Exception to the Rule of Precedent
To follow previous authorities, so far as they lay down principles, is essential if the law is to be preserved from becoming unsettled and vague. In this respect the previous decisions of a Court of co-ordinate jurisdiction are more binding in a system of jurisprudence such as ours than in systems where the paramount authority is that of a code. But when a previous case has not laid down any new principle but has merely decided that a particular set of facts illustrates an existing rule, there are few more fertile sources of fallacy than to search in it for what is simply resemblance in circumstances, and to erect a previous decision into a governing precedent merely on this account. To look for anything except the principle established or recognized by previous decisions is really to weaken and not to strengthen the importance of precedent. The consideration of cases which turn on particular facts may often be useful for edification, but it can rarely yield authoritative guidance.
If the citation is of any help, it may be observed that the above decision relates to the year 1975 while the earlier observations were of earlier years. The President, on the other hand, preferred to deal with the problem of stare deems by adding a new exception to the rule in the Bristol Aeroplane case which he
formulated as follows: —
"The court is not bound to follow a previous decision of its own if satisfied that that decision was clearly wrong and cannot stand in the face of the will and intention of Parliament expressed in simple language in a recent statute passed to remedy a serious mischief or abuse, and further adherence to the previous decision must lead to injustice in the particular case and unduly restrict proper development of the law with injustice to others."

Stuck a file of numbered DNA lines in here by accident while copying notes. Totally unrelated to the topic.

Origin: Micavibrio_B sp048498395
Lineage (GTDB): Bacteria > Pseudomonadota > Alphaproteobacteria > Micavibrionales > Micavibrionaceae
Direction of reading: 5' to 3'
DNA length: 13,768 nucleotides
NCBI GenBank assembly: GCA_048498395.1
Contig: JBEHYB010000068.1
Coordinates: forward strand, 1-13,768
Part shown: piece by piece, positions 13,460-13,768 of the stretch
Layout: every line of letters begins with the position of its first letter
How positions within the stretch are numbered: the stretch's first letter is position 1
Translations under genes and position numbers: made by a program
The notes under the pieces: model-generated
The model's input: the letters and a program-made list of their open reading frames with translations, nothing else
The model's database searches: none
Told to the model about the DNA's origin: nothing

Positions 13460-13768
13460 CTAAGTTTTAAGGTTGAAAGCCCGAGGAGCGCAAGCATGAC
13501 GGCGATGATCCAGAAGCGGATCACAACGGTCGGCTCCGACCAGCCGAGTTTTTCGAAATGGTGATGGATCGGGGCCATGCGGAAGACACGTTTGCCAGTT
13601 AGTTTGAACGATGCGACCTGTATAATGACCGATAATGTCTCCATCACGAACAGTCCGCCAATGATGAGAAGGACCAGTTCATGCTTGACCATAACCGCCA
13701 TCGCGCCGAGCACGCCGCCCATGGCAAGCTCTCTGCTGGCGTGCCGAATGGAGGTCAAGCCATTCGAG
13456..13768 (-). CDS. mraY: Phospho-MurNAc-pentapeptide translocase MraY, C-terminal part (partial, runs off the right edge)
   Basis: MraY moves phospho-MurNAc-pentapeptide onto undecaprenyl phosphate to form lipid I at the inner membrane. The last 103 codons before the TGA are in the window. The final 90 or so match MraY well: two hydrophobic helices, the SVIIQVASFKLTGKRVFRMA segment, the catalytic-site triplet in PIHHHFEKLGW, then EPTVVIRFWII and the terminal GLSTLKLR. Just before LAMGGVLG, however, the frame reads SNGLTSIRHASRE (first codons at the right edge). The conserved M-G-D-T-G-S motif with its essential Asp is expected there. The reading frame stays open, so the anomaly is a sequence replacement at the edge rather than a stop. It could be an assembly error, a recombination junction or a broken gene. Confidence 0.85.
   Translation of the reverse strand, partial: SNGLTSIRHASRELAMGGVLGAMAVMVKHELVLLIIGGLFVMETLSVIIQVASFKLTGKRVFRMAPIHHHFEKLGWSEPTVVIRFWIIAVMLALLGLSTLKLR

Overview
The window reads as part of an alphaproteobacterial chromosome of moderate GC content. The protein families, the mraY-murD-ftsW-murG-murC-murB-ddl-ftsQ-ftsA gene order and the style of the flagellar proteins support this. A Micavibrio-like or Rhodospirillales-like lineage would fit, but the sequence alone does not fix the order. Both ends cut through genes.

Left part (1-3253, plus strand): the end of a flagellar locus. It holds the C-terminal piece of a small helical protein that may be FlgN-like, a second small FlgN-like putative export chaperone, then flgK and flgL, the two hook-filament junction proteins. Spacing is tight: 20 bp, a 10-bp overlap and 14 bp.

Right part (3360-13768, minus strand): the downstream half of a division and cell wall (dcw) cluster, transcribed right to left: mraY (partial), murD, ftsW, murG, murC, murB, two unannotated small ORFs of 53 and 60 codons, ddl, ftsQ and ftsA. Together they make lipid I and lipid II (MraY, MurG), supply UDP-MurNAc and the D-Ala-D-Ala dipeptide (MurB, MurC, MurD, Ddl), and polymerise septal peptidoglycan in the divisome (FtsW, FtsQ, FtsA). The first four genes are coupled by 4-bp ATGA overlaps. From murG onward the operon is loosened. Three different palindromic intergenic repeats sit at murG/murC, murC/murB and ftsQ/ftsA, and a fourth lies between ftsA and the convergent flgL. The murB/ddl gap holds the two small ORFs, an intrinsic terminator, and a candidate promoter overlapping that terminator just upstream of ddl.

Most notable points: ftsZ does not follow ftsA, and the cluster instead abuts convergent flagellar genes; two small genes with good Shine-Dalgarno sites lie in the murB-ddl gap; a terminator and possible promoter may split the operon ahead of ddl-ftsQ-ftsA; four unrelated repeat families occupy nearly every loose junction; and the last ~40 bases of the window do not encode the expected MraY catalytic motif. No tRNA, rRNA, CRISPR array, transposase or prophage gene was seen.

LORD JUSTICE SHAW phrased the exception rather differently. He said:” It would be in some such terms as that the principle of stare decisis should be relaxed where its application would have the effect of
" depriving actual and potential victims of violence of a vital protection which an Act of Parliament was plainly designed to afford to them, especially where, as in the context of domestic violence, that deprivation must inevitably give rise to an irremediable detriment to such victims and create in regard to them an injustice irreversible by a later decision of the House of Lords."
Observations of VISCOUNT DILHORNE with Regard to Precedents
Since then one new factor has arisen and I wish to add a few observations with regard to that. Prior to 1966 this House treated earlier decisions made by it which were not distinguishable as binding. It was left to Parliament to amend the law laid down by the earlier decisions if in the light of modern conditions it was felt that that decision should no longer be followed. Owing to pressure on Parliamentary time this sometimes led to no action being taken or on its being taken only after long delay.
In 1966 consideration was given to whether as a matter of law this House was bound to follow its earlier decision. After considerable discussion it was agreed that it was not, and so the announcement to which my noble and learned friend refers was made. " If the House of Lords is not bound by " its previous decision, why should we be? " so the argument runs, an argu ment that could be advanced in every court of record in the land, but an argument which ignores the unique character of the House of Lords sitting judicially. It is a character not possessed by any other court and herein lies the fallacy in the argument. This House is not bound by any previous decision to which it may have come. It can, if it wishes, reach a contrary conclusion.
This is so whether or not the House is sitting to discharge its judicial functions. That is the ground on which those who were parties to the announcement made in 1966 felt, I think, that it could be made without impropriety. It is not a ground available to any other court and the fact that this House made that announcement is consequently no argument which can properly be advanced to support the view that the Court of Appeal or any other court has similar liberty of action.
 G&C Kreglinger v New Patagonia Meat & Cold Storage Co Ltd  UKHL 1 (20 November 1913)
Cite as:  AC 25,  UKHL 1,  1 AC 25 per VISCOUNT HALDANE LC
 As quoted by VISCOUNT DILHORNE in the case of Davis v Johnson  UKHL 1 (09 March 1978)